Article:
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walkmonster_start () (Jodi), 2001

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Performativity and Totality of Genotexts

Whether or not Jodi's walkmonster_start () e-mail is executable code is also questionable. It is perhaps more the knowledge of potential executability and performativity of code that plays a role here, and not so much the current technical execution. Geoff Cox, Alex McLean, and Adrian Ward, however, argue that "the aesthetic value of code lies in its execution, not simply in its written form." [67] While this statement must be accepted for insert_coin and walser.php, as their controversy (and perhaps even their poetry) lies in their technical execution, this definition must be relativised in terms of the structure of codeworks. The poetry of codeworks lies not only in their textual form, but rather in the knowledge that they have the potential to be executed. This leads us to the question of whether formal program code can have an audience outside the machine that it addresses. Can formal code be performative without the machine that implements and executes it? I agree with Florian Cramer, who contests that "machine language [is] only machine readable": "It is important to keep in mind that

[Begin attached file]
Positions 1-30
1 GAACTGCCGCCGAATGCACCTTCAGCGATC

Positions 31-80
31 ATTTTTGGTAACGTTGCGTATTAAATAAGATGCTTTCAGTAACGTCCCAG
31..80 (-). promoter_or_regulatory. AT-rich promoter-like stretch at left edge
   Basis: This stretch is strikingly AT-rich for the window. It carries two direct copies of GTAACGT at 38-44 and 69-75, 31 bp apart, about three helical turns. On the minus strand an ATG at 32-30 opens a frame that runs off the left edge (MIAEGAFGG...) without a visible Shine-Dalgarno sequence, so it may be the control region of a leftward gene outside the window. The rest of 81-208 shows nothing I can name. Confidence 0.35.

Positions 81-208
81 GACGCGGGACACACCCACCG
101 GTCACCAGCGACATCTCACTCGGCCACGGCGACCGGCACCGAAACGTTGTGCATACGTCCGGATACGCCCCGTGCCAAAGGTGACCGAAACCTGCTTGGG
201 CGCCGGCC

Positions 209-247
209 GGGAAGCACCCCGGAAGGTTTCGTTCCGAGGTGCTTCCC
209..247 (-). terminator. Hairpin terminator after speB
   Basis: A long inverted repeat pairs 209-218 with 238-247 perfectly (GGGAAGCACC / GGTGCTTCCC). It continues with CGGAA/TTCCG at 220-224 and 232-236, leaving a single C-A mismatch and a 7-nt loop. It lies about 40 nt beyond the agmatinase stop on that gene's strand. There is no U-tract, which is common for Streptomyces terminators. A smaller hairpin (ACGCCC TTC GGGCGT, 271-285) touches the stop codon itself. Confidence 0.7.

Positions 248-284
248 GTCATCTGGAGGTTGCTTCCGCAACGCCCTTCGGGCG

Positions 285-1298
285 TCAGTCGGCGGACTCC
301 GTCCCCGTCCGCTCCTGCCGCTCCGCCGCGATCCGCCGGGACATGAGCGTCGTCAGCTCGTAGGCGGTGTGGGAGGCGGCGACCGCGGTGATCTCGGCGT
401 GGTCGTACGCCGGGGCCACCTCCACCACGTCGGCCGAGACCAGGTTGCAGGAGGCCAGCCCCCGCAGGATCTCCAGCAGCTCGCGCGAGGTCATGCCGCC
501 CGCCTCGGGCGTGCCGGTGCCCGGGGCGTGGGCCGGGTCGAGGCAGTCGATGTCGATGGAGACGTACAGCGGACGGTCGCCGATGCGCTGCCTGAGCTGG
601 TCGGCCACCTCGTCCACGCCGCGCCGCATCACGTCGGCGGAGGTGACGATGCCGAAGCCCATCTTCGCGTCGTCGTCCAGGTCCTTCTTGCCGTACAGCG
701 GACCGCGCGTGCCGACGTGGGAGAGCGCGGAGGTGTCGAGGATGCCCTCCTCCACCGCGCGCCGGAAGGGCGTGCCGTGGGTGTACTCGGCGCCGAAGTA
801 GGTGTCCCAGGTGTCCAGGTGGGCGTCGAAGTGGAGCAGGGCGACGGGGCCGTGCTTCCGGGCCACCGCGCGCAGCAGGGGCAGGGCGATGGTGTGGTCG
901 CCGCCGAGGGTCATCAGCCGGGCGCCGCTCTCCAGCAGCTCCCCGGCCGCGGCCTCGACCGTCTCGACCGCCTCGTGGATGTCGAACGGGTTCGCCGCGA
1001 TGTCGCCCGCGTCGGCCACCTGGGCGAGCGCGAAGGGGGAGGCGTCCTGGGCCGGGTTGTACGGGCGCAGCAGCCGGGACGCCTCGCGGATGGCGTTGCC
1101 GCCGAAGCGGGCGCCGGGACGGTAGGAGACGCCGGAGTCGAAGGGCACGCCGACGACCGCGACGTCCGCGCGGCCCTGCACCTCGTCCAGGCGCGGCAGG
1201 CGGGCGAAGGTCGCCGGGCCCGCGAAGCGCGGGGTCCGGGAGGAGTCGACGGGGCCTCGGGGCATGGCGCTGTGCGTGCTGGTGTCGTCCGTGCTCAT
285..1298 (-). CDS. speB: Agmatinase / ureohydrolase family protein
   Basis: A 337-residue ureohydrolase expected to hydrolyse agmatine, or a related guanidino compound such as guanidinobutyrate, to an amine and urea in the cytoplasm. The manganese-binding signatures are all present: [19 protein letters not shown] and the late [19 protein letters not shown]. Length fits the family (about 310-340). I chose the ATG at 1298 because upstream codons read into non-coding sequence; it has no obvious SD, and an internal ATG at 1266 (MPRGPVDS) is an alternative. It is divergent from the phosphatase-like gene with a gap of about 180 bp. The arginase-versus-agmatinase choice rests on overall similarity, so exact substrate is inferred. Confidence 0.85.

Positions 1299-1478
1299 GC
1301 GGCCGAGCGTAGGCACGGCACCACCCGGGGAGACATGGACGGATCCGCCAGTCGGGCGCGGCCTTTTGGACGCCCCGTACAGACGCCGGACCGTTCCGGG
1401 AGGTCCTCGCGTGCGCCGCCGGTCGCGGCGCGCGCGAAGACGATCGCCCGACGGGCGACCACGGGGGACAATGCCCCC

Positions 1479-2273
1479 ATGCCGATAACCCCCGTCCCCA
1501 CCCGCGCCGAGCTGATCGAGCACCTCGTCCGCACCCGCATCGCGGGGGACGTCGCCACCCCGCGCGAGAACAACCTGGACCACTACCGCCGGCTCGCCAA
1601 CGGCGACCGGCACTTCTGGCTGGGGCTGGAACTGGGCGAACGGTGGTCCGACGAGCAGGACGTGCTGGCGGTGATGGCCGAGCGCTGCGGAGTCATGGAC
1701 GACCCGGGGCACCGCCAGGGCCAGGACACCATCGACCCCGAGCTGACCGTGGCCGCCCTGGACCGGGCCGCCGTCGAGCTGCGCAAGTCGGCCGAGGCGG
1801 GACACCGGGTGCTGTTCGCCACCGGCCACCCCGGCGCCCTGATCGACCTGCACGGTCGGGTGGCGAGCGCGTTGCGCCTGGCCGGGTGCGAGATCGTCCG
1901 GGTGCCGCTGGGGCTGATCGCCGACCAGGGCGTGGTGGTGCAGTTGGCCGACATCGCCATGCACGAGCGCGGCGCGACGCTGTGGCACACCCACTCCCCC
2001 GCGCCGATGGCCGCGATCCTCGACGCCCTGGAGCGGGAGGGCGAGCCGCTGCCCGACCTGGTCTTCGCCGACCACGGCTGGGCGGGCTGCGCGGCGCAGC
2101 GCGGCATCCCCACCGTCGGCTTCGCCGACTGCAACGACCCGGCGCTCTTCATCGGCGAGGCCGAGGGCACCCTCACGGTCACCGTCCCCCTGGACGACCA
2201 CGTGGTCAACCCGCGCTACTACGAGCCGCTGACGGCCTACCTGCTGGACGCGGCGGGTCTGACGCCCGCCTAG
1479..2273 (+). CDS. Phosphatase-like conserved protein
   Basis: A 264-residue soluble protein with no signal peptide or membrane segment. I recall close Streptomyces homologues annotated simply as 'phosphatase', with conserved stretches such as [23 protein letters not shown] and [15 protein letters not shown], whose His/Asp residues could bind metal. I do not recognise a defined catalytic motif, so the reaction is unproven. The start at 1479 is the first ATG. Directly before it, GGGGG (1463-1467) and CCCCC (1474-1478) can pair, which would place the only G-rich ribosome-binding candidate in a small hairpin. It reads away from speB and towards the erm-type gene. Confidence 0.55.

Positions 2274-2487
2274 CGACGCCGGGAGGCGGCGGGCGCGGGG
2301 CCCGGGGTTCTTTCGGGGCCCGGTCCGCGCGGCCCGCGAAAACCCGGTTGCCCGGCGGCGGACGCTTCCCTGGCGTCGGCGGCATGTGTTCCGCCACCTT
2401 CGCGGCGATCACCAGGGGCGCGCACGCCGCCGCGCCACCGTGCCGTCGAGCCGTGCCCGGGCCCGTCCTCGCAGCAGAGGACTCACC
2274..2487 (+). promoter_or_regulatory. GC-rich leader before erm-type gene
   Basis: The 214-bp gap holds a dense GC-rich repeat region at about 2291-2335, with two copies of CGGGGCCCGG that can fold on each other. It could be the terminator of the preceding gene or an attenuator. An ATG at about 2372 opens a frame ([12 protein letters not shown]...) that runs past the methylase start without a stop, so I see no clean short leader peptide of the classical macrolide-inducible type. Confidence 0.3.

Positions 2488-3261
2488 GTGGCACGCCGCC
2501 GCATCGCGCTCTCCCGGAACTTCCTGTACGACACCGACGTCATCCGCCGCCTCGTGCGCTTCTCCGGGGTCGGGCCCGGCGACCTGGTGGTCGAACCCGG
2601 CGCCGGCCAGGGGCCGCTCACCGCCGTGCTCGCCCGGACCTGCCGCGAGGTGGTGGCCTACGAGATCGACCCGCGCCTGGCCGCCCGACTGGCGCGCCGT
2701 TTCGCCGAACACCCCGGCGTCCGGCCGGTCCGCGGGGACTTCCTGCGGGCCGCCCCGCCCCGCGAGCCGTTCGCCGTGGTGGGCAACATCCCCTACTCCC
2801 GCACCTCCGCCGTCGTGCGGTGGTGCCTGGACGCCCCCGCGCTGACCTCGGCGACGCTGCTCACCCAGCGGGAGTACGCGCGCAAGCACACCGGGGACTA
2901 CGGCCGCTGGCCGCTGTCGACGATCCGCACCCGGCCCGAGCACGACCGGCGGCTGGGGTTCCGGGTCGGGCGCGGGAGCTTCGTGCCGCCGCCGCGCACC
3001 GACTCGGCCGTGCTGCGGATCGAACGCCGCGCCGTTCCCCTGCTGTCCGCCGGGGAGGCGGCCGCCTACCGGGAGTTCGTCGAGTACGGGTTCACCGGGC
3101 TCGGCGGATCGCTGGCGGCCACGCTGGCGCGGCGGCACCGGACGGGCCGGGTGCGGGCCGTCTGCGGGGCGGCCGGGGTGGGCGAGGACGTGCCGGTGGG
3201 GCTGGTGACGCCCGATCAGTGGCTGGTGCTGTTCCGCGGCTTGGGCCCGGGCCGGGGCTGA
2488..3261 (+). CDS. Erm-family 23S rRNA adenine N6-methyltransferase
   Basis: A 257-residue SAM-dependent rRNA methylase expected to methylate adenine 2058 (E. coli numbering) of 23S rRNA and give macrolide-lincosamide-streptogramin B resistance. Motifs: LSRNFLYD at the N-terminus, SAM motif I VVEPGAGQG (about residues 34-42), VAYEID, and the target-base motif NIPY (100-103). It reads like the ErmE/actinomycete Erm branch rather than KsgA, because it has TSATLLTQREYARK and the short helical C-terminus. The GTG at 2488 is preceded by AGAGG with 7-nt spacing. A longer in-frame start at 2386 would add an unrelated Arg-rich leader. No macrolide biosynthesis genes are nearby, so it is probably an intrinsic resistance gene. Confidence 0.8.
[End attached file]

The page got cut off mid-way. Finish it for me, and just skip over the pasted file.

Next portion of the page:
computer code, and computer programmes, are not machine creations and machines talking to themselves, but written by humans." [68] It is trivial to observe that manmade computer code can also be read by other humans or translated back into human language. People were able to go through the entire battle scenario of walkmonster_start () as soon as they received the e-mail, without compiling it beforehand. The generative aspect of 'codeworks' should therefore be emphasised (and the definition of the generative broadened), as code is not only executable in technical environments, but in a wider sense, it can also become productive in the reader. In these projects, the human language is infiltrated with mechanical control codes and algorithms–similar to the heretical technique of speaking in tongues or the Surrealist écriture automatique (automatic writing), both techniques that seek to deactivate consciousness (putting one into a trance or state of sleep) in order to give voice to the divine or the unconscious. In contrast to the Surrealist theory that freeing the unconscious leads to social revolution, the creation of

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